Pakistani English poetry has not received the kind of accolades that Pakistani journalism and fiction have. Perhaps this is because we now live in “an age of prose”, as a speaker at the Islamabad Literature Festival commented. Whatever the reason for this lack of popularity, it isn’t due to a dearth of either quality or talent. Pakistani Poetry in English is Alive and Well, a session at the Islamabad Literature Festival discussed this fading presence of English poetry on the literary scene. One of the panelists during this discussion was Ilona Yusuf. A brilliant poet herself, Ilona was also the co-editor of the Poets from Pakistan edition of the Canadian magazine Vallum.
The Missing Slate’s Features Editor Sana Hussain and Editor-in-Chief Maryam Piracha were fortunate enough to sit down with Ms. Yusuf and discuss a variety of topics including poetry competitions, jalebis (a South Asian sweetmeat), military dictator Gen. Zia-ul-Haq, bilingualism and a lot more.
The Missing Slate | Pakistani poets writing in English are either very few or not very well known. How did you start writing poetry?
Ilona Yusuf | Poetry comes naturally to me; more naturally than prose. I started writing when I was about eight or nine, I think maybe the first poem that I liked of mine was written when I was ten or eleven. I don’t have any of those poems anymore. But then I went on and you know I used to enter for poetry competitions and I won several of them. Most of them were organized by British Council but there was also Punjab University… because this is all in the seventies what I’m talking about, and the seventies were really very vibrant. I didn’t realize this till much later in my life and as I said during the panel, it laid the foundation for a period which came later which was very very barren for me because I really had to contact with people who were writing poetry. So I wrote entirely in my imagination, but again like I said I had access to libraries and that served as a great help.
The Missing Slate | Our generation hears about a very wholesome literary culture that existed in Pakistan in the 1970s, a culture that has apparently dwindled since. Apart for the National Library, we can’t think of a public institution [in Islamabad] with a wide selection of literature.
Ilona Yusuf | Well I have to say, I couldn’t find Zulfikar Ghose’s novels anywhere, and I met him when he came here and had a reading, and then I met him at somebody’s house also… he had a book of poems published by OUP and also a volume of essays, so I had those but I wanted to read in particular The Murder of Aziz Khan, which is now being republished by OUP. At that time it wasn’t available… couldn’t find it on the net either. I had gone to the National Library for research and I was taken upstairs where they had this huge, huge room where they have every book under the sun and they’re not even properly catalogued, very sadly. I found The Murder of Aziz Khan and it was June and there was load shedding and it was on the top story. [Laughs] There were no chairs, the stools were way at the end, and I found the book and I thought I have to read one chapter here, so I read that one chapter.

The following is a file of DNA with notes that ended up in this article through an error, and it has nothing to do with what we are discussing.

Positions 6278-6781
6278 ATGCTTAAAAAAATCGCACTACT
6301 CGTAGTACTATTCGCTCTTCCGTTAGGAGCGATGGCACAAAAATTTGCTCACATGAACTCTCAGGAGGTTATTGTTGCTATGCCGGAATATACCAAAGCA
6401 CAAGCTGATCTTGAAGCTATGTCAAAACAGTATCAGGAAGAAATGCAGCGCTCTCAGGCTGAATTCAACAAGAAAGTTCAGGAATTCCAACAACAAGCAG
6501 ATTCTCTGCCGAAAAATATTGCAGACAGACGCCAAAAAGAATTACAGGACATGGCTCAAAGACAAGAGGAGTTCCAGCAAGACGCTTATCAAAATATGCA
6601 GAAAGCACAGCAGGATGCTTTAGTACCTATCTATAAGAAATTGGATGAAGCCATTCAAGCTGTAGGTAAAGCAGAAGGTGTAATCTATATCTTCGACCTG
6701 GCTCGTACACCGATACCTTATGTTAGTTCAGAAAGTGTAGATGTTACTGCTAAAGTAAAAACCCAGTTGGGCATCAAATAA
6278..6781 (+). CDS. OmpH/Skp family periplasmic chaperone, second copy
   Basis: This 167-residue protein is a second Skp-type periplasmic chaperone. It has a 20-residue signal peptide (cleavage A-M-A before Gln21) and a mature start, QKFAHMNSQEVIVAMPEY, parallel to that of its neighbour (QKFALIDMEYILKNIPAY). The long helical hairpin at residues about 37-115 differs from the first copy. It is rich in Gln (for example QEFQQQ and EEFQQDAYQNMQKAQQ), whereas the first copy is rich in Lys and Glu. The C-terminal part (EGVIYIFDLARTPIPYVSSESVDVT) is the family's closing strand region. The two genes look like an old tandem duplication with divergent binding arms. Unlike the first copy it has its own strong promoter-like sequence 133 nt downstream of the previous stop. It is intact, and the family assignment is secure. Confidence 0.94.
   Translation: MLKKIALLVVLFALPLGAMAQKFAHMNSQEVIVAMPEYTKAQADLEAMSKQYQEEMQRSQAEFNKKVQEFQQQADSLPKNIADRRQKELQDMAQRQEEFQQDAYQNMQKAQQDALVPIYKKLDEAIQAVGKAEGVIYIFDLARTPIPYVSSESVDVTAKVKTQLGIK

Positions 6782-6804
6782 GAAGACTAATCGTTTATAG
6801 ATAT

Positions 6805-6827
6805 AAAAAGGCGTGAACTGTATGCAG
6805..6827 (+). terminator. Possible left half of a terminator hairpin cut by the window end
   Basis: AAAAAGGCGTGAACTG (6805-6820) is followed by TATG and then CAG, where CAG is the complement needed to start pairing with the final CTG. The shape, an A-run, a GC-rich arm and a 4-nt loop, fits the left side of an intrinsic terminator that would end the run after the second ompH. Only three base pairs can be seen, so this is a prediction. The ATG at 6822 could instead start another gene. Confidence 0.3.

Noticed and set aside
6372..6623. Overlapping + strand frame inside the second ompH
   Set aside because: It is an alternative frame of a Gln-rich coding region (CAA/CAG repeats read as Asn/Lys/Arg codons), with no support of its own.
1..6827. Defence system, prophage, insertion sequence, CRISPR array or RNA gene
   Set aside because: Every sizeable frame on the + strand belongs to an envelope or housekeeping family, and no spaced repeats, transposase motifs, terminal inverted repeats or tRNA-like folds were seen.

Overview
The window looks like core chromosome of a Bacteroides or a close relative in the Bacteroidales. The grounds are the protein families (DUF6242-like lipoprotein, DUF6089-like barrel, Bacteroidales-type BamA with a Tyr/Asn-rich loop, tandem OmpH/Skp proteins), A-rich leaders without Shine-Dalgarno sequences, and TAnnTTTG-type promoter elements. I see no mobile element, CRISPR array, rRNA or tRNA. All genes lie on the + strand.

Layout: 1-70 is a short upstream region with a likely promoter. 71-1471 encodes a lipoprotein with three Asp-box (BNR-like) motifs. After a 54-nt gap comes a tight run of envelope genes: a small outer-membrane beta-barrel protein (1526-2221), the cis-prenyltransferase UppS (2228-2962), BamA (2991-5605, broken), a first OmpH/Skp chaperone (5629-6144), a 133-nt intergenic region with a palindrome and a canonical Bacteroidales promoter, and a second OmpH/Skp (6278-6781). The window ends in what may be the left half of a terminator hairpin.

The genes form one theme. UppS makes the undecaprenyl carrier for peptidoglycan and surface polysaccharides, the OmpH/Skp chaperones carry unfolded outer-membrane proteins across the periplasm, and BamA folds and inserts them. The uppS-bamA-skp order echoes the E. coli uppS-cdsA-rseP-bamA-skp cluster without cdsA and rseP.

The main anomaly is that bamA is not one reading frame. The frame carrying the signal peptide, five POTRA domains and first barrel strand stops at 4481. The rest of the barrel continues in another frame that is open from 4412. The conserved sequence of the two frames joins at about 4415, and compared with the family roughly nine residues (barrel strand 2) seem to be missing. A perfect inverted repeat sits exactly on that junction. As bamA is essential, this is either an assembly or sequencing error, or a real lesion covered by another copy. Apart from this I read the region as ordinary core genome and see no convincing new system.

The Missing Slate | They take you to these huge empty rooms, with enormous tables, and that’s where you’re supposed to read.
Ilona Yusuf | And nobody seems to be reading! [Laughs]
The Missing Slate | The predictable retort when someone laments the absence of a book culture in Pakistan is that people here don’t like to read and are not interested in going to libraries. On the other hand, when you see events like the Karachi Literature Festival, Lahore Literature Festival and now the Islamabad Literature Festival… they’re completely packed.
Ilona Yusuf | First of all, in itself reading outside of your textbooks is not encouraged. When we had the reading for Vallum, I hate to have to say this but if I say it maybe it will make a difference… we had a reading at Kuch Khaas – I know some people consider it elitist, so I made a point of sending personal invitations to as many educational institutes as I could. I don’t think anybody came. I think [there were] only two people from NUML (National University of Modern Languages). That really disheartened me, because the only way you can make people appreciate poetry or listen to poetry is when you take it into the schools and colleges – that’s when things start. Because young people, when they read and they appreciate the sounds and the music of words, improve their writing skills; plus they develop an appreciation of literature. And I think those things help budding writers to write better…and it also contributes to tolerance, in general, which we don’t have.